Equipment & Safety Of The Kia Soul Hatchback

Standard kit is good across the range. The entry-level ‘1’ model gets Bluetooth, a DAB radio, an MP3 player and USB connection. The ‘2’ model throws in bigger 17” alloys, a 7” sat nav that comes with Apple CarPlay, and cruise control.

The ‘3’ model, meanwhile, adds a bigger, 8” screen, leather seats, 18” alloys, keyless entry and front parking sensors.

The Soul Sport gets a different exterior styling, with different front bumpers and twin exhaust pipes. It also gets unique 18” alloys, and part leather seats inside. Orange trim and a different steering wheel are also added to make the Soul feel extra special.

The EV model rounds things off with an 8” touchscreen, a reversing camera, 16” alloys and cruise control.

In terms of safety, Kia will be disappointed that the Soul was only awarded four stars by Euro NCAP. Especially when a lot of its rivals bagged all five for their crash test.

However, Kia reacted well to the four stars and have since added additional safety kit. It now includes anti-lock brakes, ISOFIX child-seat mounts and electronic stability control. An anti-theft immobiliser is also standard, as is hill-start assistance. Blind-spot detection is an optional extra.

Costs Of The Kia Soul Hatchback

Prices for the new car start out from £14,300 and rise to £30,000. For more information on our lease deals, check out our page here.

In terms of its running costs, the Soul actually doesn’t fare too well. Indeed, returns of just 43.5mpg from the 1.6-litre petrol engine might be enough for some of you to look away now. It’s not exactly good for the environment either, and emits as much as 156g/km of CO2.

This means it’s more expensive to run than even a Ford Focus ST that develops 247bhp.

The 1.6-litre diesel engine is a bit more modest, and can return 58.8mpg – but that’s not exactly great.

Pros And Cons Of The Of Kia Soul Hatchback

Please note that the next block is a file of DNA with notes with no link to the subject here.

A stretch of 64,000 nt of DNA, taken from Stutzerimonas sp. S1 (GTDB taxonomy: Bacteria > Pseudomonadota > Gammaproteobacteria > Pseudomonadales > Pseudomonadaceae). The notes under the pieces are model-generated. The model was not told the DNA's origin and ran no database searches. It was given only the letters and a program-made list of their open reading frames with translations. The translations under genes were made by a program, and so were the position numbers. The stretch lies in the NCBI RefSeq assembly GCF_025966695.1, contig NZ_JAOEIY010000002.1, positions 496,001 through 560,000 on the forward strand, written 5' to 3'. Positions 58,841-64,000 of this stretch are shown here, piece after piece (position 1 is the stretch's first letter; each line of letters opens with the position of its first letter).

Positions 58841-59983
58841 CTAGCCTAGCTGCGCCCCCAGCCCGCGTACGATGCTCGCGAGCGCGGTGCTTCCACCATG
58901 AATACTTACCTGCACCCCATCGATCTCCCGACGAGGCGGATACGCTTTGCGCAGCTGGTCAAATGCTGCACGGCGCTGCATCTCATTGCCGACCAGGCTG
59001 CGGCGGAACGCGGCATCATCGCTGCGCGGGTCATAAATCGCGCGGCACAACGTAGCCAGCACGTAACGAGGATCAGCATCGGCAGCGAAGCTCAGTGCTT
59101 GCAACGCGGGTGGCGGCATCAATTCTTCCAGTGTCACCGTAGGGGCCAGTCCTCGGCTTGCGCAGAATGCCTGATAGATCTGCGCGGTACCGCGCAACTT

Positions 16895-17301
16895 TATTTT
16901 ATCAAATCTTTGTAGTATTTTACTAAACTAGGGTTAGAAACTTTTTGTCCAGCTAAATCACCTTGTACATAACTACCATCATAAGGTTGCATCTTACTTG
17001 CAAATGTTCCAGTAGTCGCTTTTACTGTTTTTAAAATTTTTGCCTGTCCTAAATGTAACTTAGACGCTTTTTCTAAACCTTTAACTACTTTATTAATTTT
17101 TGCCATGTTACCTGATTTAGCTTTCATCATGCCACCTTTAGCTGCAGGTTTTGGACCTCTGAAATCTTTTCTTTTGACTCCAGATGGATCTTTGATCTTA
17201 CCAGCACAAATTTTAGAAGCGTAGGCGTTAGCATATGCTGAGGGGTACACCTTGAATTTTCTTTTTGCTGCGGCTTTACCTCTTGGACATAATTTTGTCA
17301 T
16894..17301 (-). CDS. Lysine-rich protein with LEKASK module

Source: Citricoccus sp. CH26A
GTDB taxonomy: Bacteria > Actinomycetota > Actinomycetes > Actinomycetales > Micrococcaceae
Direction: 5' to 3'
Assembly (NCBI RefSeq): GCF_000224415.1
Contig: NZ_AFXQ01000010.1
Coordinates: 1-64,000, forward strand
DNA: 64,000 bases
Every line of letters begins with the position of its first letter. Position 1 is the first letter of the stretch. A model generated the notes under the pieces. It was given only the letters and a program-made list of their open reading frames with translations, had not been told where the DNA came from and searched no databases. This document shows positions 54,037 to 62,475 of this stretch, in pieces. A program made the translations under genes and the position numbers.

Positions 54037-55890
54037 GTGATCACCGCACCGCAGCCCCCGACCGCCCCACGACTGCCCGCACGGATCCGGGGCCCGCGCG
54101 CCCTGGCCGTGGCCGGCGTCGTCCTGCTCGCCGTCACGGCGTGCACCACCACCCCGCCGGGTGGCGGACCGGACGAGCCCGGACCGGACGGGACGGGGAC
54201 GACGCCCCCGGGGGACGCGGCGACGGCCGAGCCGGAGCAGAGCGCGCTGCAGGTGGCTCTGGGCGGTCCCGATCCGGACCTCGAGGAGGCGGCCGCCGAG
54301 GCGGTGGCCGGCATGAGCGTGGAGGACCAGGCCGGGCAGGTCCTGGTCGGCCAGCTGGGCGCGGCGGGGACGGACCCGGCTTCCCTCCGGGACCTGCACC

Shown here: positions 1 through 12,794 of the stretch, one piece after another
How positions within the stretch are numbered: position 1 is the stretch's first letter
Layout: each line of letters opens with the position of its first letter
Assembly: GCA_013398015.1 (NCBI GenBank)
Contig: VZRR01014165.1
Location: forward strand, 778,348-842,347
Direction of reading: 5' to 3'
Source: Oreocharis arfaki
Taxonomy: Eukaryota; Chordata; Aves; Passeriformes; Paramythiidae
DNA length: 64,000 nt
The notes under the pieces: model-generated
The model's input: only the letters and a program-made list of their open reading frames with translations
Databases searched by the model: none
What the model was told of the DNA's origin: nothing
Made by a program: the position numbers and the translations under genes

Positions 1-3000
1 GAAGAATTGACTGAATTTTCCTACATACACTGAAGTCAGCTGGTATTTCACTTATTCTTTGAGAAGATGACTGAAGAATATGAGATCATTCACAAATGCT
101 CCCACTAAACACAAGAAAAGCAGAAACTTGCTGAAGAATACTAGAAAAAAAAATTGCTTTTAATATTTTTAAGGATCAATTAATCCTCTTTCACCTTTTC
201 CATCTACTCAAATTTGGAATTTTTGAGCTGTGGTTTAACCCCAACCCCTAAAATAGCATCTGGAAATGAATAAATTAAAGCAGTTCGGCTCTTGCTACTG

Good Shape

It’s tall and chunky shape guarantee good practicality.

7-Year Warranty

Let’s be honest, that seven-year warranty is outstanding and a major attraction.

Looks Great

It looks a tad like a Jeep. Apart from those vague comparisons, there’s no other car that looks like the Kia Soul.


Just Two Engines

Not much to choose from, and neither are economical.

Bumpy Ride

Go for the bigger wheels and you can expect a juddering experience.

Can you see yourself driving around in the Kia Soul Hatchback? We recommend you take a look at their amazing history

Kia Soul Hatchback vs Fiat 500L vs Citroen C4 Cactus

Let’s see how the car fares against its rivals in the comparison section of our 2017 Kia Soul Hatchback review.

Kia Soul Hatchback vs Fiat 500L

The new Fiat 500L is a derivative of the hugely popular Fiat 500. It’s just as cute-looking as its dad, but attempts to strike out on its own in the compact MPV class.

Unfortunately, as well as being a derivative of the fun-loving 500, the 500L is also based on the Punto – a car that is much less cherished. Indeed, the Punto has long had its day. Sadly, the 500L drives just like it.

This means that its steering lacks feel and is too light, which means you just don’t know how much grip you have as you enter bends.

a metallic coloured Fiat 500l parked on a road with green trees in the background

Body lean is excessive, while the high seating position is more akin to an SUV than a mini MPV.Ultimately, it’s a driving experience that won’t be putting a smile on your face.

For the purpose of this comparison, we’re just focusing on the 500L’s petrol engines. There are two – a standard 1.4-litre engine, and 1.4-litre turbocharged T-Jet engine. The former takes 12.8 seconds to complete the 0-62 dash, while the latter does it in a more encouraging 10.0 seconds.

Neither are what you’d call performative, while running costs are okay at best. The standard 1.4-litre petrol returns 46.3mpg, while the turbocharged T-Jet unit returns 40.9mpg.